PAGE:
With 220 children from various schools and ten teachers, this was a day of interruptions. Besides the rain breaks during the afternoon pairs matches there was another invasion by Longhorn cattle – not two this time but a whole heard. Several of these were massive beasts and frankly “Longhorn” was a bit of a misnomer for some: extra-extended, viscous-looking, bow-shaped pinnions might be a more apt description and they looked particularly menacing as they patrolled the boundary and then invaded part of the playing area, driven by three small boys who took umbridge with anyone who tried to take a photo.
Then whilst the multiple pairs games were in progress a motor-cyclist decided it was a good idea to show off his gleaming machine moving in and out of unsuspecting fielders. The extremely irritating video-game-like tune of the local ice-cream van made an unwelcome and seemingly unending return, too. I say “van” but it was rather an “ice-cream-box-on-a-bike”. And while we’re on food the pedestrian chapati concession holders ambled about the playing area trying to persuade us to purchase their luke-warm comfort food, dodging flying tennis balls, and rather put-out that no-one was buying.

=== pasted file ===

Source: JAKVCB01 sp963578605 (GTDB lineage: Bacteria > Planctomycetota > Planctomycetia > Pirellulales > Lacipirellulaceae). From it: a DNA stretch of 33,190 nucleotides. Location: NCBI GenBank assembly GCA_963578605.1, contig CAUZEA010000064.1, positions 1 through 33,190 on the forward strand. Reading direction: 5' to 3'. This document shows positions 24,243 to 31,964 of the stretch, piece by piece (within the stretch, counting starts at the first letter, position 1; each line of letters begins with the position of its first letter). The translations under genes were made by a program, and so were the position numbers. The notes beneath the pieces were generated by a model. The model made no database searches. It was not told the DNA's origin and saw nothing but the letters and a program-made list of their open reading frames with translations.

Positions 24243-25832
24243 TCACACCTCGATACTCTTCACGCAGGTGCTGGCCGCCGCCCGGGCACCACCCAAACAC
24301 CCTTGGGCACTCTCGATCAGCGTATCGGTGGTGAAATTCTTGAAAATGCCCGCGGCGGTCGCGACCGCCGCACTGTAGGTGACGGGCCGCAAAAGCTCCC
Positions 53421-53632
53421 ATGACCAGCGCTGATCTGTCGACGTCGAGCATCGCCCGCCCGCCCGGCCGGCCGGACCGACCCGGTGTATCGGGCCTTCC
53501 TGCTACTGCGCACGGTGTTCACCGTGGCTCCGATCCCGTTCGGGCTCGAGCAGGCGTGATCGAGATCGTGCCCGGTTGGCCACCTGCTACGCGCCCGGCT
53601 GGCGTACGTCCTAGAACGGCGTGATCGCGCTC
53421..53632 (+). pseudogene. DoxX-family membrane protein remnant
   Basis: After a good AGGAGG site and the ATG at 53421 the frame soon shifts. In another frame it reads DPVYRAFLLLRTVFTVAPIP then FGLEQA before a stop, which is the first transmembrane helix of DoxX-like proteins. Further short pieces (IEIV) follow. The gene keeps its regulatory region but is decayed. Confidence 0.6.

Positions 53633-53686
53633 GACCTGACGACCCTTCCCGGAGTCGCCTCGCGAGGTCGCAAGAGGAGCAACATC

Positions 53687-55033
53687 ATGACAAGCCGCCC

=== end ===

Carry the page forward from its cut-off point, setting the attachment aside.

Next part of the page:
We generally considered that this group of kids was the most difficult to engage though there was no lack of effort and commitment. They did become more animated though when we started distributing the red and yellow CWB wrist-bands. Tomorrow is festival day and our final day of coaching in Uganda.
Last night the entertainment in another hotel stretched to card games, card tricks and pool. The food was generally considered to be the best so far and Mike Reeves’s introduction of a drinking game – Colonel Puff I believe it was called though my memory of events might not be that faithful – enhanced the general mirth of the evening. Some of the party ventured to a nite-spot later and I am reliably informed that Reece learnt how to twerk. Perhaps the less said about that, the better.
In the absence of the Four Nurses my problematic ankle is now being attended to by our redoubtable driver, Joseph. He keeps telling me to stay in the bus and not go out and coach after a foot-massage with the magic ointment. Despite his head-masterly strictures I still sneak out to coach and today the ankle was much improved after Joseph’s attentions.
I learnt a new word: agronomist. JB tells me that his father-in-law was a consultant agronomist and was the first person to suggest that crops should be grown diagonally for better yields. JB was also able to explain because of this useful connection why we don’t see any oranges here or other citrus fruit – only bananas, pineapples and mangoes, mainly. Though in fact oranges do grow here but they are green. Are you still with me? This is because as Uganda is on the Equator the nights don’t get cool enough to extract the chlorophyl from the skin. Fortunately, after his mainly hatless safari, JB did manage to get the Ugandan red dust out of his fulsome shock of snowy white hair to prevent it from continuing to look like he had rathe fetching pink hi-lites.
Agronomist? If it’s new to you too and you don’t know what it means I invite you to look it up.